Under the bonnet is where the big change has come for the facelifted Santa Fe with the introduction of a new diesel engine. Replacing the old 2.2-litre diesel engine is another unit of the same capacity but boasting increased power and torque. While a petrol option is still available in the Santa Fe, few would want to take it after driving the new R-Series diesel. This engine is magic and puts out a healthy 145kW of power and a massive 445Nm of torque. These are impressive figures from the Hyundai/Kia motor that took 42 months and 150 engineers to fully develop. It uses an aluminium block and head, variable-geometry turbocharger and a high-pressure common-rail injection system. The end result is a strong engine with a bolshy torque surge that makes for surprisingly rapid acceleration when shifting the 1800kg SUV’s body around. It offers decent refinement during urban driving and quietly hums along at low rpm when motorway cruising. There is some turbo lag on occasion, but the six-speed auto transmission works hard to keep the Santa Fe in the power band. There is also a sequential manual mode that can help extract all available grunt.
The strong performance from the R-Series engine doesn’t come at the cost of fuel economy with the engine sipping away on just 7.5L/100km of diesel on the combined cycle. Spend some long stretches on motorways and open roads and that figure could reduce to around 5L/100km.
On road the Santa Fe offers a refined ride with compliant suspension that negotiates most bumps and ruts. Good soundproofing guarantees that very little road or wheel noise enters the cabin and the engine remains quiet unless under heavy load. The suspension is set on the soft side and while it adds to the comfort level on straight roads it can leave the Santa Fe feeling floaty during cornering. Body roll is felt on twisted roads but the Santa Fe has a good level of grip and remains predictable and enjoyable.
Off-road the Santa Fe uses an on demand 4WD system, with the rear wheels only engaging when the front wheels lose traction. Up to 50% of the vehicle’s torque can be switched to the rear treads. This is a clever system that functions impressively well but the absence of a dual-range transfer case could deter hardcore off roaders. That said, during the Sana Fe launch day the vehicle negotiated a variety of surfaces including off road terrain and sandy beaches without problems, showing just how far a modern 4WD ‘soft roader’ system can go. Towing capacity across the Santa Fe range is rated at 750kg unbraked and 2000kg for a braked trailer.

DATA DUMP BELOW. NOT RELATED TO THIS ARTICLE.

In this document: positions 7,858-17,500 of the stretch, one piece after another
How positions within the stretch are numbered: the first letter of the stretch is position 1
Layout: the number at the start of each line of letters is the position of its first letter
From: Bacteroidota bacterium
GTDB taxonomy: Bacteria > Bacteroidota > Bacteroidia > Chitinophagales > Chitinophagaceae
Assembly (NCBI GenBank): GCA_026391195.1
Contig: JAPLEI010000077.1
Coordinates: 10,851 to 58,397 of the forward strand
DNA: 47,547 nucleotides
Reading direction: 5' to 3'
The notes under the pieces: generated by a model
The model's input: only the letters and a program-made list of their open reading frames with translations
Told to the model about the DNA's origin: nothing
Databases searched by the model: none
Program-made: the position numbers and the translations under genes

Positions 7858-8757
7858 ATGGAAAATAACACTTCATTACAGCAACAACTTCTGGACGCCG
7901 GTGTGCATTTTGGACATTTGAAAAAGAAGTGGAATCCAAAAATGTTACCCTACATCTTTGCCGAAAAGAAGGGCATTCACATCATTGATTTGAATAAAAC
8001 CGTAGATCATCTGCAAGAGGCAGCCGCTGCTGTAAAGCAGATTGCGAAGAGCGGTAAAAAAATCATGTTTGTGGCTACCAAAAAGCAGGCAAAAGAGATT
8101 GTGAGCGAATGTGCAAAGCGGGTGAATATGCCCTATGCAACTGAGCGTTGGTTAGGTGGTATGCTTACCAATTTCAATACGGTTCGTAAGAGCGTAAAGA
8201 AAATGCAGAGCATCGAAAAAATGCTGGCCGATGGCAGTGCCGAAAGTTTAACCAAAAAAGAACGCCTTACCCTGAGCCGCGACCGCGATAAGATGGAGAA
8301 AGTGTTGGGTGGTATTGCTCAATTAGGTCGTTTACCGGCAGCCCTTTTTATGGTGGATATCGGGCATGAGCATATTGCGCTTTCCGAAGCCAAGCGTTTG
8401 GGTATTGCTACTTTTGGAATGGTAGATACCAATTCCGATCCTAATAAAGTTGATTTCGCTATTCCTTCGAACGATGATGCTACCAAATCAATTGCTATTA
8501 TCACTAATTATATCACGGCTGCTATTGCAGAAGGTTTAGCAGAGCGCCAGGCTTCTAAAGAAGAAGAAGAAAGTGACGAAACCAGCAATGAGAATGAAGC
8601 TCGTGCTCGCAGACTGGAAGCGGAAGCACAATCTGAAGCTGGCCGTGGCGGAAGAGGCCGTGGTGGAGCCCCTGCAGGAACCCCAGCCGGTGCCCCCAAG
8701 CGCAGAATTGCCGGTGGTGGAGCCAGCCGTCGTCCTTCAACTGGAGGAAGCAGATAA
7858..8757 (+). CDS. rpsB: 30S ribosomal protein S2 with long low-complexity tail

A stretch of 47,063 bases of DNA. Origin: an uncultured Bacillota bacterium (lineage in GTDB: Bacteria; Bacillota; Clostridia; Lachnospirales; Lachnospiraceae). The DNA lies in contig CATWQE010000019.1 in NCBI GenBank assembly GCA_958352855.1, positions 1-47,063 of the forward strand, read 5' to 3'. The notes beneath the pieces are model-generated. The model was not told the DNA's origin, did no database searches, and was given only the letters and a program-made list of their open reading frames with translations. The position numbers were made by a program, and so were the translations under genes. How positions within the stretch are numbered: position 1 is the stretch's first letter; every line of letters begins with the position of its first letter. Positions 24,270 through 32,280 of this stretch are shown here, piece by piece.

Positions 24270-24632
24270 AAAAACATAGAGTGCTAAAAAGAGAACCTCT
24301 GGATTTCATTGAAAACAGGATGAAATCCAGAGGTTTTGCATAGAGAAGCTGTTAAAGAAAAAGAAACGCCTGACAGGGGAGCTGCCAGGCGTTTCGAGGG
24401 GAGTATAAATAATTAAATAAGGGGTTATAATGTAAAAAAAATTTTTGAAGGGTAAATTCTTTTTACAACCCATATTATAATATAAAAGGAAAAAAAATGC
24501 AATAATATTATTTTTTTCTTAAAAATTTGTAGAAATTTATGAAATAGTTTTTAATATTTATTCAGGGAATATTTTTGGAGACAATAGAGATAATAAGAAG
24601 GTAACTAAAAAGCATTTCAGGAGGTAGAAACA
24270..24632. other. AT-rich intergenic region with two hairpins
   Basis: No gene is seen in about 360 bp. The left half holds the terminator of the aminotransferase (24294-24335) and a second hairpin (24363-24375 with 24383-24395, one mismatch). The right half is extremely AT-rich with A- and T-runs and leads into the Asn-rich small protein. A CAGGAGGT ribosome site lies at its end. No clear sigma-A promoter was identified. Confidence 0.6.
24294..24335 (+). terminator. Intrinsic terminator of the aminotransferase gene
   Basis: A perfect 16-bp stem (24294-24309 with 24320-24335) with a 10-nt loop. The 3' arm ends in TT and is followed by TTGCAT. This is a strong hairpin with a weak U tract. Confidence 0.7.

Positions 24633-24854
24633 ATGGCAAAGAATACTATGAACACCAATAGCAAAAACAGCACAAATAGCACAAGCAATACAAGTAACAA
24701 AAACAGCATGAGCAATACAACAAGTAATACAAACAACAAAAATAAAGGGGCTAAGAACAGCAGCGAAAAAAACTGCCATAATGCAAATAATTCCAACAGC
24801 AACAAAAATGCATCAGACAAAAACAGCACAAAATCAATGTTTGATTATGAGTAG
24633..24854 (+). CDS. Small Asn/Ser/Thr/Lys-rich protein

Standard safety features include sash seat belts in every position, six airbags, a stability control system with traction control and ABS brakes with brake assist. These features helped score the Santa Fe a 5 Star ANCAP safety rating.
Priced at $65,990 for the top-spec Elite model, the Santa Fe isn’t the cheapest option in the segment. However, to say “that’s too much cash for a Hyundai” is now a major error as the Santa Fe is a quality vehicle that can easily match Japanese competition. Hyundai has really nailed it with the R-Series engine; it’s powerful, modern and economical. The Santa Fe’s exterior styling is sharp and the interior comfortably practical. If there is any badge-snobbery left dissuading people from Hyundai vehicles, then the Santa Fe is the right tool to finish it off.
What we like:
- Powerful and economical engine
- Practical interior
- Comfortable ride
What we don’t like:
- Body roll
- Elite model is expensive
Words and Photos: Adam Mamo
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Hyundai Santa Fe CRDi Elite (2010) – Specifications
CC 2,199 cc
Power 145 kW / 3,800 rpm
Torque 436 Nm / 1,800-2,500 rpm
Transmission 6 speed automatic
Weights and Dimensions
Length 4,660 mm
Width 1,890 mm
Height 1,760 mm
Towing Capacity Braked 2,000 kg
Towing Capacity Unbraked 750 kg
Min. Turning Radius 5.4 m
Kerb Weight (lightest / heaviest) 1,900 / 1,982
Fuel Tank Capacity 70 l
Boot Capacity (SAE) 969 l
Fuel Consumption Combined 7.5 l/100km
Fuel Emissions 197 g/km